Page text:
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I have a situation where I am handling both single & double mouse click events on a form. In both cases something has to be loaded, however when a double click occurs, I do not wish to execute the code attached to the single click event.

Is there a way to intercept the mouse click's and check if double or single and then execute the right event appropriately?

Perhaps by intercepting the WndProc of the window or something?

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Is this WinForms or WPF? –  ChrisF Jan 27 '11 at 9:32
this is WinForms –  Tony The Lion Jan 27 '11 at 9:33

2 Answers 2

No, that's pretty much impossible unless you have a time machine. And it doesn't really even make sense once you understand how Windows distinguishes double-clicks from single-clicks.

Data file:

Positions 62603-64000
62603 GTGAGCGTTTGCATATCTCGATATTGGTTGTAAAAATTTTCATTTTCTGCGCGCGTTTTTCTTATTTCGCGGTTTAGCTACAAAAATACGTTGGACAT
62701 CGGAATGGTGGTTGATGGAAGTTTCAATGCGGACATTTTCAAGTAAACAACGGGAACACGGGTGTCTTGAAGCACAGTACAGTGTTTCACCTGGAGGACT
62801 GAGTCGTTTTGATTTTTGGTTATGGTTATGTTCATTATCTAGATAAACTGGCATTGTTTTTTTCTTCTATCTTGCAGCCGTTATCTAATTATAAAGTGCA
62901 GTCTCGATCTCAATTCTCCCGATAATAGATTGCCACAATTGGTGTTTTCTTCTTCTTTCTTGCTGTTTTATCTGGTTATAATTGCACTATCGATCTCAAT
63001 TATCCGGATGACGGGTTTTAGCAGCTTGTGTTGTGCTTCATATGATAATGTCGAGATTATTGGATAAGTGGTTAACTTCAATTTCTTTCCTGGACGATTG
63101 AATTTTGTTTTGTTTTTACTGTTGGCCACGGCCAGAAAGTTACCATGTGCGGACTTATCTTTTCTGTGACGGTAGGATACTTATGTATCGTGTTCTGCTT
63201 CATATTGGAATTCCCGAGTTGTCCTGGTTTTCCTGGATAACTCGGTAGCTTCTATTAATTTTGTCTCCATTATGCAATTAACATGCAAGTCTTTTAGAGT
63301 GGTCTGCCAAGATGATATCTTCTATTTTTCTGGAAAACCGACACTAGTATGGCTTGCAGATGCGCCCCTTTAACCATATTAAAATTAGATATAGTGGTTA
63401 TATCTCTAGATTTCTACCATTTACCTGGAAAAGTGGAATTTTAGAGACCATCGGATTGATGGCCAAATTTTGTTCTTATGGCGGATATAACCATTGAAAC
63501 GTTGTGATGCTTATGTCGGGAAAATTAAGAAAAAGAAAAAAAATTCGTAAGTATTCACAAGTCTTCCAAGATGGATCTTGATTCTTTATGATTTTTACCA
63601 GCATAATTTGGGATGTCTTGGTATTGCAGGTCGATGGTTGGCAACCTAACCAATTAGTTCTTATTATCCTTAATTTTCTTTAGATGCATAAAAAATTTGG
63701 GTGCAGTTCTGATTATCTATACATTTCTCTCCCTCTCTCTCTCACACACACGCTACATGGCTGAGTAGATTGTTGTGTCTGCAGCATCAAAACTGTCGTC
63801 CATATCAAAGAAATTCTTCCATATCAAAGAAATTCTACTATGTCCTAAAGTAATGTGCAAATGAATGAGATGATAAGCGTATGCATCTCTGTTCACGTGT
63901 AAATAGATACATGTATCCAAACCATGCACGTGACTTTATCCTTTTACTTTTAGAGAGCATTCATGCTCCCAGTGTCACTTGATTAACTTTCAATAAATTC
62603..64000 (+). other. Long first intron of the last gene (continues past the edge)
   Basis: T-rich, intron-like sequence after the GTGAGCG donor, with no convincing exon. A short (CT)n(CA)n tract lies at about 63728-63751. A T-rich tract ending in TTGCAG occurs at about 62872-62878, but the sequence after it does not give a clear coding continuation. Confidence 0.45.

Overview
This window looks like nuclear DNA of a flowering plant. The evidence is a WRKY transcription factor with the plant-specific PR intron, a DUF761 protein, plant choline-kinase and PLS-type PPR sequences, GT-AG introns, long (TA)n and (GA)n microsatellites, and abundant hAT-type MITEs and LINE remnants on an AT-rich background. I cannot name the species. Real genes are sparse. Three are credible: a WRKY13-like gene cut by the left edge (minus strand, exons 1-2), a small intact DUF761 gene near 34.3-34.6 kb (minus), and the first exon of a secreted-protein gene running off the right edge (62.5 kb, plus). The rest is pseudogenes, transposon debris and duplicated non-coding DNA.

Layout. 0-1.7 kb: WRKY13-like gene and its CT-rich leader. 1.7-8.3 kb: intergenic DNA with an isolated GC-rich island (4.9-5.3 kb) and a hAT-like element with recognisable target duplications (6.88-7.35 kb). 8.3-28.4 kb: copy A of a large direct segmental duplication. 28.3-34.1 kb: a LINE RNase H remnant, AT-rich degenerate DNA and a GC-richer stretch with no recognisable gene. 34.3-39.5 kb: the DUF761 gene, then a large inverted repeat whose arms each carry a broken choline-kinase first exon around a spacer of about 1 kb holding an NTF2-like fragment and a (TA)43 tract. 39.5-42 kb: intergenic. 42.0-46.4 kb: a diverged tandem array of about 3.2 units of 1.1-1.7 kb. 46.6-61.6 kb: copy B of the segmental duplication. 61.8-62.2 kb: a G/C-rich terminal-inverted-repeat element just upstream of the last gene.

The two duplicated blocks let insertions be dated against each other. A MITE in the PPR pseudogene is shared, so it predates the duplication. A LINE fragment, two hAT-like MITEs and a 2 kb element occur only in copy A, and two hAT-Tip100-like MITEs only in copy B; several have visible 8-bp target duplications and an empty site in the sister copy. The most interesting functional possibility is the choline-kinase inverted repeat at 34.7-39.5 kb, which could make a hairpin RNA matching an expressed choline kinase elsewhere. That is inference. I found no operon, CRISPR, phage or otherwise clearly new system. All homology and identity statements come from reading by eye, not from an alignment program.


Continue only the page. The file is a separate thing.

It turns out that Raymond Chen (a developer on the Windows Shell team) explains exactly that in a blog entry titled "Logical consequences of the way Windows converts single-clicks into double-clicks".

Specifically, Windows only knows to interpret something as a double-click because a second click has occurred within the interval specified by the GetDoubleClickTime function. Because it would require clairvoyance (as Raymond so eloquently puts it) to determine ahead of time if something is going to be a single or double click, the window manager goes ahead and sends a WM_LBUTTONDOWN message as soon as the first click is received. The WM_LBUTTONDBLCLK message is only sent later, after the second click is confirmed to actually represent a double-click. The upshot is that your application will always receive two WM_LBUTTONDOWN messages for each WM_LBUTTONDBLCLK message that is received.